Wednesday, April 16, 2014

Playhouse Square Association: The Early Years

When I think back upon my years at Playhouse Square, it's always the early years. My first day was Saturday, March 25, 1972. There weren't many of us back then, Ray Shepardson, Ceil Hartman, Smitty - Ralph Smith, Vera Lynn Bosko, Bert LeGrande, Victor Villimas, Bugs - Solomon Alexander, a girl named Cinnamon and me.  Cinnamon was gone days after I got there, Bugs didn't last much longer and Victor was around for a few more months.
One of the earliest Playhouse Square clippings, from the Plain Dealer, August 21, 1970.
The first Playhouse Square Association show, November 21, 1971.
The National Dance Troupe of Sierra Leone, December 27, 1971 - January 2, 1972.
12 days in February 1972, Box Office gave it an 80, not exactly boffo.
From a Plain Dealer article, March 19, 1972. When I started working at the Allen the streetlights were out from 13th to 18th Streets. On the nights the Allen marquee was lit, it was like a beacon of hope.

While the Prague Symphony didn't happen, Harris was a hit! March, 1972.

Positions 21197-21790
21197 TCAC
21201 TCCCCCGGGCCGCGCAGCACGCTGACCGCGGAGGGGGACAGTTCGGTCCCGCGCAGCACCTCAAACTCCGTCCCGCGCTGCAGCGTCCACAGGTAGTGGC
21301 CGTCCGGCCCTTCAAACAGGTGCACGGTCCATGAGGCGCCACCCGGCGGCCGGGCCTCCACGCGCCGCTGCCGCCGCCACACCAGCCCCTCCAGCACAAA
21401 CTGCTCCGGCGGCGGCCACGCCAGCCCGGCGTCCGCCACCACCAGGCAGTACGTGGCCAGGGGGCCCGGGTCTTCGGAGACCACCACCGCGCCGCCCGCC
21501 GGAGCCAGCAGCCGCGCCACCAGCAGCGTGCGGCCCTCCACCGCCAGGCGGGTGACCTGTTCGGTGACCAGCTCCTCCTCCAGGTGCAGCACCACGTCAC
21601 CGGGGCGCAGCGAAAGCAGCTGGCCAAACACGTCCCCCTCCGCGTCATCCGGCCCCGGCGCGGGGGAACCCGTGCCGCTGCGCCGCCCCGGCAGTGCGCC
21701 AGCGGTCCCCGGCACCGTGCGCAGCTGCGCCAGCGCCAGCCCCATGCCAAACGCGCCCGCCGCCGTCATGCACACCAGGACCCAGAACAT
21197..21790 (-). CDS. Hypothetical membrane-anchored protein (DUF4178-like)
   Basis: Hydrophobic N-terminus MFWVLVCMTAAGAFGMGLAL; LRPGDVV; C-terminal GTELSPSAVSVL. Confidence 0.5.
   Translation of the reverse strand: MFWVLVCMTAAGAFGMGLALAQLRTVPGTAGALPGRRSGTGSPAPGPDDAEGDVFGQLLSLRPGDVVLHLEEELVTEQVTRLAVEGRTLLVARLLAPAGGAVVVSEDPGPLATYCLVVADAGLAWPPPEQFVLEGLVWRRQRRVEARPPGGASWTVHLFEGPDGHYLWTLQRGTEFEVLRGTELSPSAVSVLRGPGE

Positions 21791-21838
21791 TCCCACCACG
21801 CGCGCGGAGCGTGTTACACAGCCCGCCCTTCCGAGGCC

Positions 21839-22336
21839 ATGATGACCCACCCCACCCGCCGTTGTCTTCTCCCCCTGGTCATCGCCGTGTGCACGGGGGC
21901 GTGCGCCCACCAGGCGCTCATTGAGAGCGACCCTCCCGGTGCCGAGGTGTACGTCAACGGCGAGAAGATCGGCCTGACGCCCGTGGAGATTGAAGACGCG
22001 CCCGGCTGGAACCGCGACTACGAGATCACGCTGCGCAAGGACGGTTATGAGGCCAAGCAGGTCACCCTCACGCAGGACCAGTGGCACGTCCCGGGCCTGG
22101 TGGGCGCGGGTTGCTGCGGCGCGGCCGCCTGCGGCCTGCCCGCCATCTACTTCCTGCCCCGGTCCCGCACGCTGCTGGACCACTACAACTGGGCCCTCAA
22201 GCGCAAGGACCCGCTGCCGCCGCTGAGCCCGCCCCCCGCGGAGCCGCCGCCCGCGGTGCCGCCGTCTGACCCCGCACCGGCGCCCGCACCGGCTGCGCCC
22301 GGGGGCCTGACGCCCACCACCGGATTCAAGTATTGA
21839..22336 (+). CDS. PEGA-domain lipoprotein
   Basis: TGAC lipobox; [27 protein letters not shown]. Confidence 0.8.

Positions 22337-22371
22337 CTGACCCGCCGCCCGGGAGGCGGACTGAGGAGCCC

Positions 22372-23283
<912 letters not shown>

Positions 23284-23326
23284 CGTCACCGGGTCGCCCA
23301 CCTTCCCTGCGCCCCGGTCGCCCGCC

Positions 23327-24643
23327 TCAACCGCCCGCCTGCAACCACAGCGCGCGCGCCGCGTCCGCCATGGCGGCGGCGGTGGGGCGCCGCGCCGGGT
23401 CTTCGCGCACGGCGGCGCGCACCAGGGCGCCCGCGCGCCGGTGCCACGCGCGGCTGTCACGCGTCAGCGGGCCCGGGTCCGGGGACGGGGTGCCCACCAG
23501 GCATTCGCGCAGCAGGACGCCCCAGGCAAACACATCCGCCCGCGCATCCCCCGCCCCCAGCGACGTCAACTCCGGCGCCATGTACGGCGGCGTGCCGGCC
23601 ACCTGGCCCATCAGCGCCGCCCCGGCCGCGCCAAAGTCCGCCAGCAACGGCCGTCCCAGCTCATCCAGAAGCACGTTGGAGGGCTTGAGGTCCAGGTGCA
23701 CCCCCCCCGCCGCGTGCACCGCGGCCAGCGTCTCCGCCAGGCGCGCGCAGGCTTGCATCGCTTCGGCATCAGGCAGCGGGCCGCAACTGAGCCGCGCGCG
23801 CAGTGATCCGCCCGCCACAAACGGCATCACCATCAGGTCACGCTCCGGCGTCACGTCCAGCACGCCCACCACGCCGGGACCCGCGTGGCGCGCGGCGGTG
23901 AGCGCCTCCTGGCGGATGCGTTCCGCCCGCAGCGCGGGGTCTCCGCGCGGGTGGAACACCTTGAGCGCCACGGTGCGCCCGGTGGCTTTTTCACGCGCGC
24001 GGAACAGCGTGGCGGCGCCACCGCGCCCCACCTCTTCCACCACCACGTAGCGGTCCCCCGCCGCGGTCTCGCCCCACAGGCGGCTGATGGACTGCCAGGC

A week of this. Victor Villimas and I went into every store on Euclid Avenue asking to put up posters. He was dressed like Yogi Bear, I was just a kid handing out flyers.
The Allen's 51st Anniversary, 3 days late that year. Miss Sally was great. The Plain Dealer, April 5, 1972.
The Save the Allen benefit, Sunday April 16, 1972.
Another big show, May 7, 1972. This was a big weekend for us.
May 25, 1972, a bombshell announcement!
Smitty and I spent a lot of time doing roof work around the time of the big announcement. For a while it was what kept us going that summer.
Junior League to the rescue, Plain Dealer, June 3, 1972.
April 1973, a hit in the State.
June 1, 1973, Brel and Playhouse Square was on a roll.
Ray at the opening of Brel, State Theatre lobby, April 18, 1973. Frank Reed photo, Cleveland Press, from the Cleveland Memory Project.

I had always heard that the night before the Budapest concert in the Allen, Ray recited Poe's The Raven, leaping from the stage, then from seat to seat. I never witnessed an encore performance. 
"Ah, distinctly I remember it was in the bleak December;
And each separate dying ember wrought its ghost upon the floor.
Eagerly I wished the morrow;—vainly I had sought to borrow
From my books surcease of sorrow—sorrow for the lost Lenore—
For the rare and radiant maiden whom the angels name Lenore—
            Nameless here for evermore.

And the silken, sad, uncertain rustling of each purple curtain
Thrilled me—filled me with fantastic terrors never felt before..." E.A.Poe.

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